Sub SubChoose

        For Each objButton in RadioOption
            If objButton.Checked Then
                Select Case objButton.Value
                	Case 1
                	strString = "the temperature is " & funCelsius(txtBox.value)
                	DataArea.innerHTML = strString
                	Case 2
                	strString = "The temperature is " & funFahrenheit(txtBox.value)
                	DataArea.innerHTML = strString
                	Case Else
                	MsgBox "who knows"
                End Select
            End If
        Next
End Sub

We now have two functions that end the script section of the HTA. The first function is called funCelsius, which is called by passing an integer to it. We then use the FormatNumber function that is built into VBScript to display the number to two decimal points. By default, FormatNumber displays two decimal points. We take the value passed to the funcelsius function, multiply it by 9/5, and then add 32. This will convert Celsius to Fahrenheit. The function is seen here:

Function funCelsius(strIn)
funCelsius = formatNumber((strIN * 1.8) + 32)
End Function

The second function is very similar. We pass a value to the funFahrenheit function. The parentheses require that 32 be subtracted from strIN with the result multiplied by 5/9. We use the VBScript FormatNumber function to display only two decimal places. This function is seen here:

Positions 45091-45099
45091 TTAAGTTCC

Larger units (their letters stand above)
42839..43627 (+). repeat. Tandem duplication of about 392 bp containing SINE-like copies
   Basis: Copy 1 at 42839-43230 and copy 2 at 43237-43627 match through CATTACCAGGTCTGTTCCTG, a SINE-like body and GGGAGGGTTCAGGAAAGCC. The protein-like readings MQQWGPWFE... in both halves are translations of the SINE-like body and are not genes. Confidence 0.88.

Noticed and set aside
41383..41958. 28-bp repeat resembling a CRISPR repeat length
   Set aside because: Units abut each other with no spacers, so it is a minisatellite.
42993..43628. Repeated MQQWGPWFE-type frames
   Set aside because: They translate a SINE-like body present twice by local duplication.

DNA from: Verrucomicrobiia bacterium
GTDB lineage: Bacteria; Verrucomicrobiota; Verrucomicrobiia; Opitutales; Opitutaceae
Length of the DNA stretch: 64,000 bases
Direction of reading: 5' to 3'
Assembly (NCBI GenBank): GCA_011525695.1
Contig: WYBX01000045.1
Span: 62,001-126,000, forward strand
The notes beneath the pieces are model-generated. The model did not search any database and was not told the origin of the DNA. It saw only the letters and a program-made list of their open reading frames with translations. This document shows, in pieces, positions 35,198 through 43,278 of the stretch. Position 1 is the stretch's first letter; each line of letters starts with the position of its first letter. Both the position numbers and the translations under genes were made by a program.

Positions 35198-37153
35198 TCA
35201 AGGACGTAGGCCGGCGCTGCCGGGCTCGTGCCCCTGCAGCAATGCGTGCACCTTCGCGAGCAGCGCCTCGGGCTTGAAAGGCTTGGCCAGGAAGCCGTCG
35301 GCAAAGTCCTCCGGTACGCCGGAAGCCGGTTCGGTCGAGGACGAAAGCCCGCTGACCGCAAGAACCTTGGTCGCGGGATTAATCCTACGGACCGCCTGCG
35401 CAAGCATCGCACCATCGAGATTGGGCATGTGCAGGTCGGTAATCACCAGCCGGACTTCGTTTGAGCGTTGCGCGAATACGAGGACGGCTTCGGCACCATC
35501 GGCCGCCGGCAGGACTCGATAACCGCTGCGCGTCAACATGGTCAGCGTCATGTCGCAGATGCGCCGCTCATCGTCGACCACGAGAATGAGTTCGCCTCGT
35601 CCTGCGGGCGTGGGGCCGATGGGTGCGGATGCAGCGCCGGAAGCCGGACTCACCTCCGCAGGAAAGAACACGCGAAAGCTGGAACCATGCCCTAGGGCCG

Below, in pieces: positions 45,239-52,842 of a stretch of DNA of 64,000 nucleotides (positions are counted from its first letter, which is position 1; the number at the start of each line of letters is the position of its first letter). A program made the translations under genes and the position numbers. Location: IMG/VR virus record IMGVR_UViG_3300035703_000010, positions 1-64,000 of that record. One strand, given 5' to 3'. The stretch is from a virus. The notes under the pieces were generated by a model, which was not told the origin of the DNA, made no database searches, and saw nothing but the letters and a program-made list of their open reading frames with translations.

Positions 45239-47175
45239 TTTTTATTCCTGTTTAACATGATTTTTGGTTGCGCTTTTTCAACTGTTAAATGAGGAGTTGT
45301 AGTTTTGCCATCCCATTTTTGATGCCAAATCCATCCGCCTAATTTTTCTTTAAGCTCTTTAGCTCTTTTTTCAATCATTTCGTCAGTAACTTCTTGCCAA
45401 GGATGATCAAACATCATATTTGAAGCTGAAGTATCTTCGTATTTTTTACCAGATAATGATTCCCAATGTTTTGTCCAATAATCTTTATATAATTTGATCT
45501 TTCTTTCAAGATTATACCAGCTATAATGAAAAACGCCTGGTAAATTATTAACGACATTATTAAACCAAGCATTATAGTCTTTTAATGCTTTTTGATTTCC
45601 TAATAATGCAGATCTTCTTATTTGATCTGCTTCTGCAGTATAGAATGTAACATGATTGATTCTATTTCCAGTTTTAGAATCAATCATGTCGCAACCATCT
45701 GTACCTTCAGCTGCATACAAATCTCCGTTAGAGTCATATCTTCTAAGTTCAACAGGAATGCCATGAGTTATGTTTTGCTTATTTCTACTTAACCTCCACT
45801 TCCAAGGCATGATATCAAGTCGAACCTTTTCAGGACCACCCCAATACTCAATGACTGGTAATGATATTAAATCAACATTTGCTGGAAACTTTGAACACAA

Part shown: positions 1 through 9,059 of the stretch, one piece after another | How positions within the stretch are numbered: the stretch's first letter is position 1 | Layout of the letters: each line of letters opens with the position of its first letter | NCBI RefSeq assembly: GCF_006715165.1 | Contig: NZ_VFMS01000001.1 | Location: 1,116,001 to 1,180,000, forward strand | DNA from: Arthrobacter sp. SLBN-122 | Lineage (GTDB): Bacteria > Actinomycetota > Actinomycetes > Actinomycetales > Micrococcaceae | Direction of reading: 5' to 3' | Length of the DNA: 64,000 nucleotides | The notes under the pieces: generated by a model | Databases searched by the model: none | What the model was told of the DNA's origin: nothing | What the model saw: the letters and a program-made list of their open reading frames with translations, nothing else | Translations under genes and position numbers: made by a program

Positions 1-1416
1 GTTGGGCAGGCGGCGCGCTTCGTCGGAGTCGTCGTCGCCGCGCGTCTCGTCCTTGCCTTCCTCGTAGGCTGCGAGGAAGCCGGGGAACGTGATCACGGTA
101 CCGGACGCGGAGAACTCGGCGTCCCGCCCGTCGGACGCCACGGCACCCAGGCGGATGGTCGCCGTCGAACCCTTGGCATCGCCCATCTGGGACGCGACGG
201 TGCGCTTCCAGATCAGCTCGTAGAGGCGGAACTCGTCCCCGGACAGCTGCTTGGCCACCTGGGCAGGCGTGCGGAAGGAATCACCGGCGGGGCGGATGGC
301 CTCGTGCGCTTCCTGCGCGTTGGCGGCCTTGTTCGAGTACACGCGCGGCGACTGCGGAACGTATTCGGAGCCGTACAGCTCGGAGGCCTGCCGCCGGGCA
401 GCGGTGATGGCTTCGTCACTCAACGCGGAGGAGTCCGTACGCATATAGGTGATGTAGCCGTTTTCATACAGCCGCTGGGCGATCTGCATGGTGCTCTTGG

Function funFahrenheit(strIn)
funFahrenheit = formatNumber((5/9) * (strIN - 32))
End Function 

We need to end the script section by closing the script tag as shown here:

</SCRIPT>

The body section of the HTA script is used to create the form we see. We first create a text box named Txtbox, set its size and default value. We also add text at the end of the text box to tell us what the text box is used for. We then create two options buttons. When the first option button is clicked, we set the value to 1. This is what we evaluate in our select case section we looked at earlier. If the second option button is clicked, we set the value to 2. When the Convert button is pressed, it generates an onClick event, and we then call the SubChoose subroutine, which will then perform our calculations. The other thing we do is create a DataArea span that will contain the text we write to the application from within our subroutine. This section of the script is seen here: